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After reading Art Hobson's article titled, "There are no particles, there are only fields" published in The American Journal of Physics in 2013, I'm wondering what other experts think of his main thesis

I think there's some merit in it, but there's plenty wrong with it too. See his paper on the arXiv where you can read this: the Schroedinger field is a space-filling physical field whose value at any spatial point is the probability amplitude for an interaction to occur at that point. A physical field is a probability field? I don't think so. And whilst I like each electron extends over both slits, I don't like the field for an electron is the electron. OK the electron isn't some point particle. It has a standing-wave standing-field nature, such that the electron's field is what it is. But it's still a particle. Saying it's not, and that it's an excitation of the electron field, doesn't help much I'm afraid.

The double slit experiment, in all her variations, can be completely explained through relativistic quantum physics (quantum field theory) and that the alleged particle/wave "weirdness" is only weird because

I don't think it's weird at all. The electron or photon goes through both slits, but when you detect it at one slit something akin to an optical Fourier transform occurs. It becomes pointlike, so it goes through that slit only. Then when you detect it at the screen something akin to an optical Fourier transform occurs. It becomes pointlike, so you see a dot on the screen.

people don't realize that our best physical models of the universe model that universe as composed of fields ("particles" are excitations of that field).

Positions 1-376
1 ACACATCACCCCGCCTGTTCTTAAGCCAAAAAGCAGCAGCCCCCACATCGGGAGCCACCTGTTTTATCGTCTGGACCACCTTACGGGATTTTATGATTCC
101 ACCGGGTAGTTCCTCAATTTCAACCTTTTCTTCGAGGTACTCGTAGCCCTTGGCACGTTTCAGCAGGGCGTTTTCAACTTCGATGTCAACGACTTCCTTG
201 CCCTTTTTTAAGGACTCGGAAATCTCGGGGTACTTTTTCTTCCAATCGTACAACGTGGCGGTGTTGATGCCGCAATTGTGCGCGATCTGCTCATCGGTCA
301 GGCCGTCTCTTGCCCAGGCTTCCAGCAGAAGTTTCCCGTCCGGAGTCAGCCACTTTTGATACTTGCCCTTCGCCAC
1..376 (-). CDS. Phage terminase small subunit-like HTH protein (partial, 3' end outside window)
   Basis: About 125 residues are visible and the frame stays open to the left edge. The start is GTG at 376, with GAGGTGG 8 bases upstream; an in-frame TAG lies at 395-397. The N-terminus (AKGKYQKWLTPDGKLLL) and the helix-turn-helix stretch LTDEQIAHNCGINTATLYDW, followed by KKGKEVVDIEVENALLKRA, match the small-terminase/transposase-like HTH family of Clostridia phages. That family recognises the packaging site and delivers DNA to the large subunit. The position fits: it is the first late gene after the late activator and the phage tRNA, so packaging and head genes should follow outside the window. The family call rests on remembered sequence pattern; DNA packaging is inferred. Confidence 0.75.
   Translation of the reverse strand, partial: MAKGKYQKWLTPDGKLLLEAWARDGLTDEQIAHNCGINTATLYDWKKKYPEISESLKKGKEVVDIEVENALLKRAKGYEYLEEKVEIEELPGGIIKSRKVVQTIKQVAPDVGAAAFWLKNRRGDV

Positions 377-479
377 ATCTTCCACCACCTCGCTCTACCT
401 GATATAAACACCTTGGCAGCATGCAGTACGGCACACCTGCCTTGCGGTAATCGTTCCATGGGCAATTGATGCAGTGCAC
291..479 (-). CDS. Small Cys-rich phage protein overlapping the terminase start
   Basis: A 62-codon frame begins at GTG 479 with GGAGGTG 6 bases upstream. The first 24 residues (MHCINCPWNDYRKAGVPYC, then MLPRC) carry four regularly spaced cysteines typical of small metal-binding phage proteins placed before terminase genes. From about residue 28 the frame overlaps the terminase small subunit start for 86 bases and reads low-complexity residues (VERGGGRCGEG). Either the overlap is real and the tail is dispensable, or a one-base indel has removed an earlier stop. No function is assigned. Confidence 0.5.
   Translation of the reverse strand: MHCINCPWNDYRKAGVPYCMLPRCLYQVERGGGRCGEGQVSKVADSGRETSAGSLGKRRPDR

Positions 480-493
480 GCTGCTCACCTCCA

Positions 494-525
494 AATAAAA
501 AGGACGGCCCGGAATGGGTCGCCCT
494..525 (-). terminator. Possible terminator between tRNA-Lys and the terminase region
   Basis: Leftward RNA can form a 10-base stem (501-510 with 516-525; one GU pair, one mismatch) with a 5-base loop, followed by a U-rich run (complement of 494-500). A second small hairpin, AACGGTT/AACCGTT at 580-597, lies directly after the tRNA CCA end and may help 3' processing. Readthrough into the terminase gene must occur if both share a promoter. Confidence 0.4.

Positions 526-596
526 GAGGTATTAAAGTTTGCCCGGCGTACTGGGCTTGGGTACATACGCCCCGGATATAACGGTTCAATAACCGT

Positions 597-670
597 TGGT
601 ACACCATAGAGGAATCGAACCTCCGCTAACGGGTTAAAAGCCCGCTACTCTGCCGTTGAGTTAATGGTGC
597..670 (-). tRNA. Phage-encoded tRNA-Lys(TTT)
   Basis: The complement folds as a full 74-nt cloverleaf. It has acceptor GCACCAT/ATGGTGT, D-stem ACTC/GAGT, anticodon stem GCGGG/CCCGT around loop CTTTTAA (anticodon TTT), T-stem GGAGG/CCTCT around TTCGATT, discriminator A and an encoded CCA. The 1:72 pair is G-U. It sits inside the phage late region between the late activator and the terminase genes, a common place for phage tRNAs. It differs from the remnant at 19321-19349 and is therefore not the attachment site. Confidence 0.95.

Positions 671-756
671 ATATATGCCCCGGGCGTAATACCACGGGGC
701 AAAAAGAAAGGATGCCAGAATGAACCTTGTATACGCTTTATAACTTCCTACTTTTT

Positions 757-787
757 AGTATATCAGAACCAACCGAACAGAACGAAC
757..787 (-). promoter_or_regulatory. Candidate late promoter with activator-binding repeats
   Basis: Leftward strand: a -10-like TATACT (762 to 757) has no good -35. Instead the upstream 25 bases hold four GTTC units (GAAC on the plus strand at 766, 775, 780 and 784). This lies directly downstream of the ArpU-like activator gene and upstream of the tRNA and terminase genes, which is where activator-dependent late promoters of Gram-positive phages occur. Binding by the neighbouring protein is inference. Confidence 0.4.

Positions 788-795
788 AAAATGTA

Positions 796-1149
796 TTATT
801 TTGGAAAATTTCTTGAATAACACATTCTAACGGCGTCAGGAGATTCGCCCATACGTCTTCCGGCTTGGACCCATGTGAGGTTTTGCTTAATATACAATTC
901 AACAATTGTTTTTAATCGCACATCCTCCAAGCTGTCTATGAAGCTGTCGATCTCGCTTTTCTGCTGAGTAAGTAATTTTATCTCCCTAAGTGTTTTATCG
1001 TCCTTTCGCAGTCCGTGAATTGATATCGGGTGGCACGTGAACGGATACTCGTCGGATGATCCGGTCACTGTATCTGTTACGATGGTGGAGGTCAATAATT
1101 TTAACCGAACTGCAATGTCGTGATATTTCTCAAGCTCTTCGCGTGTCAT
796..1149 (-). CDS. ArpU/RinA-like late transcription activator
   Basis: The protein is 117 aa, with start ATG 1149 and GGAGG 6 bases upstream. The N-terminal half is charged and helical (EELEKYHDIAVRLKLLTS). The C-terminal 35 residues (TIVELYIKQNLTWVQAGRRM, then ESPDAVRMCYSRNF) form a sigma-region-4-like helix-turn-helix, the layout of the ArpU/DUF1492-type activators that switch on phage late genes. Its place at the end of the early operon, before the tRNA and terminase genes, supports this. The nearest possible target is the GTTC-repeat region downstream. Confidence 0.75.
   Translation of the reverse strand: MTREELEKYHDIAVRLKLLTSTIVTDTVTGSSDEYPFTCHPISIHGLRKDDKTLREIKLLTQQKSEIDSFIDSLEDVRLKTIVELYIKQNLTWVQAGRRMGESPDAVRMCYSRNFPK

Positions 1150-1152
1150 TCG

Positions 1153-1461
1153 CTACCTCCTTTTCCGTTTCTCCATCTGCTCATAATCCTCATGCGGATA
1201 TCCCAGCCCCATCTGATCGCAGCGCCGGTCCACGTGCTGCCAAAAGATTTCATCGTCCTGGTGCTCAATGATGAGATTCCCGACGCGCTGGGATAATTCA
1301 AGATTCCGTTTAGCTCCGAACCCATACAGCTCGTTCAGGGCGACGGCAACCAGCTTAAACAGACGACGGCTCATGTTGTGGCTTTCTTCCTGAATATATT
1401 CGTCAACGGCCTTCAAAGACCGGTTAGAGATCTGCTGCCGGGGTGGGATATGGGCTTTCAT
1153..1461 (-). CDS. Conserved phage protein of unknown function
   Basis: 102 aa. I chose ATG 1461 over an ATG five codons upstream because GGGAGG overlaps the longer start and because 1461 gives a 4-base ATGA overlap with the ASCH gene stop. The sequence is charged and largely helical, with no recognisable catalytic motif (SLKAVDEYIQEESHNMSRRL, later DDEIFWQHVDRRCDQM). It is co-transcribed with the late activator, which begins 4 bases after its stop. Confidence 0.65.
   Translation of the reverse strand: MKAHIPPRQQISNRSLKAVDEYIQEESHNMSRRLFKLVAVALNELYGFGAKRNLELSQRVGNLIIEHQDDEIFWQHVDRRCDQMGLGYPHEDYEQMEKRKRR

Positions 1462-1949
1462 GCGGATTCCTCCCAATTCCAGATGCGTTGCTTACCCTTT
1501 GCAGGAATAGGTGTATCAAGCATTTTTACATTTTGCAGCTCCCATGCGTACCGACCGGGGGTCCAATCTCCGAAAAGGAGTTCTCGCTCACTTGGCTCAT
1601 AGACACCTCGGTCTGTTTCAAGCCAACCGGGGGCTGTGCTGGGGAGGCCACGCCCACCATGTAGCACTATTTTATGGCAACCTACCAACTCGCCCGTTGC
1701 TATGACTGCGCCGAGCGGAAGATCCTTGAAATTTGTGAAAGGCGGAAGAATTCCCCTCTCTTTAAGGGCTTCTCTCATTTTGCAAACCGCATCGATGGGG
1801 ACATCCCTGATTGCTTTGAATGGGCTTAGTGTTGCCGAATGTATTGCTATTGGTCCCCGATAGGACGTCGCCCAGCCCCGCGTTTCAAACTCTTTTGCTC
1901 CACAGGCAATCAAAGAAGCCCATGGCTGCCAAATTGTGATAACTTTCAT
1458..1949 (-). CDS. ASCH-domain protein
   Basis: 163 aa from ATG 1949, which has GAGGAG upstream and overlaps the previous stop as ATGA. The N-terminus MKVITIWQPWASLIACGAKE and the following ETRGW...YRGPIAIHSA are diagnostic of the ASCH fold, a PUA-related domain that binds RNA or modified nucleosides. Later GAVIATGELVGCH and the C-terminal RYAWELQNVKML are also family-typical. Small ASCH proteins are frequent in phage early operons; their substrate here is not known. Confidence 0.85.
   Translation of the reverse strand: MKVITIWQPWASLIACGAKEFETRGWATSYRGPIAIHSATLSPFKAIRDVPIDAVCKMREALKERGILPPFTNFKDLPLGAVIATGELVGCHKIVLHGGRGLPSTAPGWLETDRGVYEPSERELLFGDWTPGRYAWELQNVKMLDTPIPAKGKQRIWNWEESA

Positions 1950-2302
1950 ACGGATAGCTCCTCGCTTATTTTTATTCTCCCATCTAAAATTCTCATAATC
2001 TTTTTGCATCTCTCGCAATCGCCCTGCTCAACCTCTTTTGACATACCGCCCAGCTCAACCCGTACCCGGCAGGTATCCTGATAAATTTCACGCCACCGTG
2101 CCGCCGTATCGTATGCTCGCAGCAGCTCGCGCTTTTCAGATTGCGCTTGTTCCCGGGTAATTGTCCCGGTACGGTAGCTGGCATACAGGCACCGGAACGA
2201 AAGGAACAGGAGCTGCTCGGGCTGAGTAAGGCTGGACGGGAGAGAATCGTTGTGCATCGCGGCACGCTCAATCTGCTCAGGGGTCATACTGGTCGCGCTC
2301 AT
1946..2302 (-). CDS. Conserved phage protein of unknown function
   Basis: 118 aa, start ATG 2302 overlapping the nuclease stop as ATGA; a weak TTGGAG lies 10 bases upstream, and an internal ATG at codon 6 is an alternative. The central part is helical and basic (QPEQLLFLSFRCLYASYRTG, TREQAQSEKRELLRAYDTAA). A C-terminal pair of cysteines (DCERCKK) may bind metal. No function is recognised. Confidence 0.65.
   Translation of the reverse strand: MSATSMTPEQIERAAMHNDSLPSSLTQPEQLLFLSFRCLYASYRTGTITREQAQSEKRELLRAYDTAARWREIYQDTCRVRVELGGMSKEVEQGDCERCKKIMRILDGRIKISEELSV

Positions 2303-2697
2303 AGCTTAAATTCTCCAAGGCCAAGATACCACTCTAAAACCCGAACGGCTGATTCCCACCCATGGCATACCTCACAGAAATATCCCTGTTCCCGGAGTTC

I like this in his conclusion: In the 2-slit experiment, for example, the quantized field for each electron or photon comes simultaneously through both slits, spreads over the entire interference pattern, and collapses non-locally, upon interacting with the screen, into a small (but still spread out) region of the detecting screen. But I don't like this: the electron-positron field fills all space. Because I share Einstein's view that a field is a state of space. Space can't have two different states at one location. And we can convert photons into electrons and positrons and vice versa. The different fields can't be fundamental. They must be different aspects or configurations of the thing that is.

I get how it can explain everything in the double-slit experiment except the following- how can fields explain why, when you watch which slit the "particle" goes through, does the interference pattern disappear?

Like I was saying, something akin to an optical Fourier transform occurs. See Steve Lehar's web page for the optical Fourier transform performed by a lens.

enter image description here

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protected by Qmechanic Sep 15 '16 at 14:07